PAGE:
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Why I love elephant dung!

Sep 15 • 13382 views • 25 Comments on Why I love elephant dung! Africa, anti-poaching, Conservation, East Africa, human wildlife conflict, Queen Elizabeth National Park, safari, tourism experience, Travel, Uganda, Uganda Conservation Foundation, wildlife

Visit these two brilliant community tourism projects in Ishasha – Deo’s Homestead Tour and Agartha’s Taste of Uganda Tour

elephant trench Ishasha Queen Elizabeth National Park

Diary of a Muzungu with Deo the farmer and his family, on the edge of the elephant trench that borders Queen Elizabeth National Park. Here Deo is showing us how he burns chilli and elephant dung to deter elephants from crossing the trench into his garden

boy in elephant trench Ishasha Queen Elizabeth National Park

One of Deo’s sons illustrates how big an elephant’s footprint is! Maintaining the trench is a constant job. Elephants, buffalo and bushpigs can access the trench from poorly maintained sections. Standing in the elephant trench. Ishasha, Queen Elizabeth National Park

Signpost to Deo's community tourism project Ishasha

Signpost to Deo’s Model Homestead Tour, a community tourism project in Ishasha. Leaving Kihihi trading centre, drive for 20 minutes, through the next trading centre. Deo’s is on the left, immediately before the park boundary. His homestead is a few minutes drive from the main road

You might not believe it but it was elephants – or what comes out of the back end of them – that first brought me to Uganda.

Colleagues back in London laughed out loud when I told them about the first project that the Uganda Conservation Foundation had planned for me: collecting elephant dung with the Uganda Wildlife Authority, all part of a global project to analyse and map elephant DNA and crack down on ivory poaching.

“No shit?”

As it turned out, some other lucky bugger got this job, not the muzungu. Several weeks bouncing around in a 4 x 4 looking for elusive elephants may not have been quite as glamorous as I first thought anyway …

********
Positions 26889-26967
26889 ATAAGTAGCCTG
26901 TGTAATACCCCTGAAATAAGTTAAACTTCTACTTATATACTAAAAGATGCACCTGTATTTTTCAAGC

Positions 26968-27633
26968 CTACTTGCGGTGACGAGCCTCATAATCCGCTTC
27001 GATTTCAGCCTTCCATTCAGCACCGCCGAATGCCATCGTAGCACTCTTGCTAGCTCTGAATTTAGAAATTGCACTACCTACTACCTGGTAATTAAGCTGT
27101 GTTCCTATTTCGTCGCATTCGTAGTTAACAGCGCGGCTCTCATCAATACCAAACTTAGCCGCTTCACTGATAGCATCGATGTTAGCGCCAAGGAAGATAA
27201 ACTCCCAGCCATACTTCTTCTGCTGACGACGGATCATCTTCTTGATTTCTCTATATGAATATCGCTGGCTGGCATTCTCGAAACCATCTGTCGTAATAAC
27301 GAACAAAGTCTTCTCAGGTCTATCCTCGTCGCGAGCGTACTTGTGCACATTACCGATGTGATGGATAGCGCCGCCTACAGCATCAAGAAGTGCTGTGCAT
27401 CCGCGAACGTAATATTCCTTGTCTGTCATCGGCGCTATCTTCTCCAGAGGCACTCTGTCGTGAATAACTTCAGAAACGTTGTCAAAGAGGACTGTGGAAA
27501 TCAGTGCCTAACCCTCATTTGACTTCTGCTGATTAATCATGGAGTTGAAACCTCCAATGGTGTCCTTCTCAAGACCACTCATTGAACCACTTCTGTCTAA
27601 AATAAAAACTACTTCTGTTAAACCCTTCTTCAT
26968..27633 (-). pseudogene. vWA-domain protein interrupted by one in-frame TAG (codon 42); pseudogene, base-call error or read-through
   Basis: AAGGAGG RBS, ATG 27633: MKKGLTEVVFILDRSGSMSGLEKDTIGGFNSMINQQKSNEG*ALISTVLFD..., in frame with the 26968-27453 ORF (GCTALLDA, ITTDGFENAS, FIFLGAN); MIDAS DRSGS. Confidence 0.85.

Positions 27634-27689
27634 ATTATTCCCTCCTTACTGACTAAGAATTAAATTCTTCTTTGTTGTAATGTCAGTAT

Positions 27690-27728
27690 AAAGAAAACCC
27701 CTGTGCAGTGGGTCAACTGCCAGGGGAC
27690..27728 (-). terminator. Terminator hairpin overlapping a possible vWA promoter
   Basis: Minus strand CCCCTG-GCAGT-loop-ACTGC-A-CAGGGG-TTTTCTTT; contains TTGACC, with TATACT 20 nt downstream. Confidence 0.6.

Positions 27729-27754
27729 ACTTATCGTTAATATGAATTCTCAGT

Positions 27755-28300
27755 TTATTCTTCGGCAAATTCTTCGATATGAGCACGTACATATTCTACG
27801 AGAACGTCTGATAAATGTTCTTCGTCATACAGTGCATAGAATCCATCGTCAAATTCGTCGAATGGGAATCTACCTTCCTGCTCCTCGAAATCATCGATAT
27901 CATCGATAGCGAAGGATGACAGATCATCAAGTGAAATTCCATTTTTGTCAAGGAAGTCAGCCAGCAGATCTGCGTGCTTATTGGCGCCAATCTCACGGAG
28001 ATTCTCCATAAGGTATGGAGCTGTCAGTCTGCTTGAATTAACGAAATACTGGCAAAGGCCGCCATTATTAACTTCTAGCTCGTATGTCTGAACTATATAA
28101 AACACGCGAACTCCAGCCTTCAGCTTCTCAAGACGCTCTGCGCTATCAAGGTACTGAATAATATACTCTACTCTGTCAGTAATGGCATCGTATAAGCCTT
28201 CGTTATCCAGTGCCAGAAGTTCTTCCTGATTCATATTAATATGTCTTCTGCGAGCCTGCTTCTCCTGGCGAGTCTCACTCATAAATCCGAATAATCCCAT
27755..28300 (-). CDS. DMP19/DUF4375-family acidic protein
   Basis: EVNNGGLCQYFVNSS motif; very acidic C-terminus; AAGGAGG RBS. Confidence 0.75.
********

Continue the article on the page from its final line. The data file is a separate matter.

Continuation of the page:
Kikarara elephant trench, south western Uganda

Diary of a Muzungu’s first visit to an elephant trench. This trench, also funded by the Uganda Conservation Foundation, is at Kikarara, in south western Uganda. Ideally, it should measure 2 metres wide by 2 metres deep, to stop elephants crossing into the fields of crops

Regardless, the muzungu has a soft spot for elephant dung (yes, I know ‘I have issues’) so I was delighted to be invited on my next adventure with Julia, heading back to Ishasha, south western Uganda, to check out Deo’s Homestead Tour (originally developed and funded as part of the Ishasha Community Uplift Project).

What – no bananas? No baby Dillon to bounce on my knee?

Community tourism, elephant conservation, a chance to meet the farmers, solutions for managing ‘human wildlife conflict’ – this very cool project ticks all the right boxes for me – with OR without bananas.

Sunrise south western Uganda. Community tourism

Sun rises over the fields of Ishasha, south western Uganda. Deo sleeps in this guarding hut every night on his land, away from his family, on the look-out for hungry elephants that may eat or destroy his entire harvest in just a half an hour. Here he’s holding a lump of elephant dung (and a panga machete).

Deo was full of smiles and runs a great Model Homestead. This charming little girl is one of his daughters. The even more charming muzungu is Yours Truly of course, ha ha, bleary-eyed after a night’s camping with Julia and no morning tea! EH BANANGE!

Deo's model homestead, Ishasha Community Uplift Project

Meet Deo’s family. The whole family is involved in the tour of the model homestead. We felt very welcome!

tippy tap. Deo's model homestead, Ishasha Community Uplift Project